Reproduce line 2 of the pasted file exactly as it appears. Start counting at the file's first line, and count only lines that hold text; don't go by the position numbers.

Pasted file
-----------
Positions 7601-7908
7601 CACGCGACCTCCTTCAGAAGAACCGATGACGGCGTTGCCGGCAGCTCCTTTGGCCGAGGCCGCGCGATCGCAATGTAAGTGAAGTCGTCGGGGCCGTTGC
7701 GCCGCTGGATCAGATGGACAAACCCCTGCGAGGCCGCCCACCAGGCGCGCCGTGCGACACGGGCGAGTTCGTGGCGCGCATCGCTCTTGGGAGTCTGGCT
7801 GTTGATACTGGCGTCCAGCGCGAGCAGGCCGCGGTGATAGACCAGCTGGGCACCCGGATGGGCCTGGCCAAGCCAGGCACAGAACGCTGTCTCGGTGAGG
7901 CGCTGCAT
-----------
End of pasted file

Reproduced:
7601 CACGCGACCTCCTTCAGAAGAACCGATGACGGCGTTGCCGGCAGCTCCTTTGGCCGAGGCCGCGCGATCGCAATGTAAGTGAAGTCGTCGGGGCCGTTGC